How winged helix/forkhead proteins using less conserved residues to regulate diverse DNA sequence

Institute of Molecular Biology, Academia Sinica
â—‹Chwan-Deng Hsiao Chwan-Deng Hsiao

Winged helix/forkhead proteins have shown to have similar binding specificity to the core sequence. In addition, these proteins have conserved amino acid sequences in the putative recognition helix. This raises an intriguing question as how proteins use conserved residues to recognize distinct core sequences. To date, more than 200 winged helix/forkhead proteins have been identified but only two forkhead protein/DNA complexes have been reported. Prior to this study, little is known about how winged helix/forkhead proteins recognize diverse DNA sequence. We report here a 3-D crystal structure of human FOXK1a bound to a 16-base pair DNA duplex containing promoter sequence (1). This complex structure provides a new insight into that how the DNA-binding specificities of winged helix/forkhead proteins may be regulated by their less conserved regions. The present structural study also offers the first view of a cooperative binding of ILF to DNA that contains the core sequence. The cooperativity of ILF can arise through DNA conformability in the absence of strong protein-protein interactions. The structural evidence present here was also consistent with our biochemical data.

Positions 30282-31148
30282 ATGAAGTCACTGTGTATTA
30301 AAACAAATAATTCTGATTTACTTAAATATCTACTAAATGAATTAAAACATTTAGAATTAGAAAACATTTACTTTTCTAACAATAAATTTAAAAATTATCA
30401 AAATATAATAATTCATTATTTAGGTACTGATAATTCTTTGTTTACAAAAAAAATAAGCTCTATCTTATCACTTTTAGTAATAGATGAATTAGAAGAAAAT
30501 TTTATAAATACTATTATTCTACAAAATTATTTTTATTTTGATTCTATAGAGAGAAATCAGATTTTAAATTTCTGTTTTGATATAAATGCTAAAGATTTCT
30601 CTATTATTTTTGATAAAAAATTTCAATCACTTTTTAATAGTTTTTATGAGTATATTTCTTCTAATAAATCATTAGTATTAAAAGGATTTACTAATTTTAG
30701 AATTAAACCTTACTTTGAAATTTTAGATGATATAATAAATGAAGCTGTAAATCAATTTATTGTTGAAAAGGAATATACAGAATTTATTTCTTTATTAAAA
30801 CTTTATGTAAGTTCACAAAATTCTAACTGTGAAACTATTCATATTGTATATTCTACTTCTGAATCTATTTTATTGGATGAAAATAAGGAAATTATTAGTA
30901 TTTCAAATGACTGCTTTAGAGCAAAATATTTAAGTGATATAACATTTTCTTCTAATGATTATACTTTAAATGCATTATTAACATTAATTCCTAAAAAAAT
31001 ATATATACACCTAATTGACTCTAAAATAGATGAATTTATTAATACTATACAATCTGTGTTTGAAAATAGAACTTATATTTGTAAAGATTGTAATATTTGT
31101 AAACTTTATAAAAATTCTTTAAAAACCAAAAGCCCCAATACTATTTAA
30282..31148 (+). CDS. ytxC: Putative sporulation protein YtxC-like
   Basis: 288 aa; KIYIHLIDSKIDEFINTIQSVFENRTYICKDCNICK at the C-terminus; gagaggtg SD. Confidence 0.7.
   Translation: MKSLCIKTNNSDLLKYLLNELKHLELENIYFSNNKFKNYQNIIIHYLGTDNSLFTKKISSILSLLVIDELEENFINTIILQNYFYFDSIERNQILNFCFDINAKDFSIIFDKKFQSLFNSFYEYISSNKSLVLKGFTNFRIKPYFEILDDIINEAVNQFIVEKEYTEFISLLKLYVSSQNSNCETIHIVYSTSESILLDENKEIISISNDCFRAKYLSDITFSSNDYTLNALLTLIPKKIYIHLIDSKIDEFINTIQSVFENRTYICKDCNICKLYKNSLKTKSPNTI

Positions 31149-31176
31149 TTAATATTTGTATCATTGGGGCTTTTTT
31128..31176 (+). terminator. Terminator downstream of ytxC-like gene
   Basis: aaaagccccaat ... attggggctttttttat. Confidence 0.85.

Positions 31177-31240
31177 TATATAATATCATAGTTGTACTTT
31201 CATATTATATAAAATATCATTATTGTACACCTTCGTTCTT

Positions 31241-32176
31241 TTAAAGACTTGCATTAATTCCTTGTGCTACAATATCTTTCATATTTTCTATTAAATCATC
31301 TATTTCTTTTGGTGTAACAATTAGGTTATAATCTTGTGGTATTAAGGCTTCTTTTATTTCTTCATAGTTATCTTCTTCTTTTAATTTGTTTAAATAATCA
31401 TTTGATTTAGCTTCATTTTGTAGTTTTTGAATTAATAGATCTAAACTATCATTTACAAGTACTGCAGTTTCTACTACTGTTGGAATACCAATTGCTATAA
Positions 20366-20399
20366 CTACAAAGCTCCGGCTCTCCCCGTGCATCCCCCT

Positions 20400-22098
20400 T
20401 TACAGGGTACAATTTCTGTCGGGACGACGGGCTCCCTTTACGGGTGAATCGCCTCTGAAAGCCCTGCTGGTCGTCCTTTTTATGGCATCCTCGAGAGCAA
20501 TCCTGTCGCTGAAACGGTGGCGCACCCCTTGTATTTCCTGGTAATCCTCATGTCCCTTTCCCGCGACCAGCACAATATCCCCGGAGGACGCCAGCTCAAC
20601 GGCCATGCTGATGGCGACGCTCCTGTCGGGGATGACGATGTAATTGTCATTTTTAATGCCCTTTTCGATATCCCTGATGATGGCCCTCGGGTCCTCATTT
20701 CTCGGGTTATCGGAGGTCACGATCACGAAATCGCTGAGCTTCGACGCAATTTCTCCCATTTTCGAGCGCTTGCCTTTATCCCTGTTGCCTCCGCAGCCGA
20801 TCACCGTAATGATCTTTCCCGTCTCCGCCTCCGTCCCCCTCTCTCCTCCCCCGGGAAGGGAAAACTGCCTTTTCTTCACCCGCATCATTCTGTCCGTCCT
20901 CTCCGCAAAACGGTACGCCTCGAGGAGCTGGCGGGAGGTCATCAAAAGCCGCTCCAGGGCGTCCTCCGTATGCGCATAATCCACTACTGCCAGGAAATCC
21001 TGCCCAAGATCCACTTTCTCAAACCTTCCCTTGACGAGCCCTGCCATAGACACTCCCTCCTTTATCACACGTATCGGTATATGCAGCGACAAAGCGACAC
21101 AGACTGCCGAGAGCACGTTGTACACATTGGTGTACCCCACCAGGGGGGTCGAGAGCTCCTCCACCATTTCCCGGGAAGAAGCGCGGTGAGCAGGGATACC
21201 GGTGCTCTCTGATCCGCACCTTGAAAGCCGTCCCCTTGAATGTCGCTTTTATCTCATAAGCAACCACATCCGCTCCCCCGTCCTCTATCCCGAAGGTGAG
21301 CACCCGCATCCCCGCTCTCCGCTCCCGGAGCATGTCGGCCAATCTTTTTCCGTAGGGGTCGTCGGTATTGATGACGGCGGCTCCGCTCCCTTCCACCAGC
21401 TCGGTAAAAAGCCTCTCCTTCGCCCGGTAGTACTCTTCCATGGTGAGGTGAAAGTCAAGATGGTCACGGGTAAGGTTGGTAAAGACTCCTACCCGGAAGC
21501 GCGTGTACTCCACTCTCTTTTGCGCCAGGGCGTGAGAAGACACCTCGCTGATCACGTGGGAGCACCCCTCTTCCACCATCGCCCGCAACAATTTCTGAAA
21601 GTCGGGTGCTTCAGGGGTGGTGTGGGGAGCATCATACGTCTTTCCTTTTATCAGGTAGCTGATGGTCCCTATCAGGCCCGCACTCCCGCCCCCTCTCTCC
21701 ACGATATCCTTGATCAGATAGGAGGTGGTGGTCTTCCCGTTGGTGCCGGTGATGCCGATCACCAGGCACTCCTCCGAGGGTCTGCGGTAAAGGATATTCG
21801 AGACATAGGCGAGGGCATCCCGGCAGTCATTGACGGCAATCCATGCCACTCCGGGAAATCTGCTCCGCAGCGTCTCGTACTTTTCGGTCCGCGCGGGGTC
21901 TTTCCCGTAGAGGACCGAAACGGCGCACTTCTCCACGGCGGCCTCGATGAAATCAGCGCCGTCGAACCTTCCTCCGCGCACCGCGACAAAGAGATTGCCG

(1) Tsai, K.-L., Huang, C.-Y., Chang, C.-H., Sun, Y.-J., Chuang, W.-J. and Hsiao, C.-D.* (2006). Crystal structure of the human FOXK1a/DNA complex and its implications on the diverse binding specificity of winged helix/forkhead proteins. J. Biol. Chem. (in press)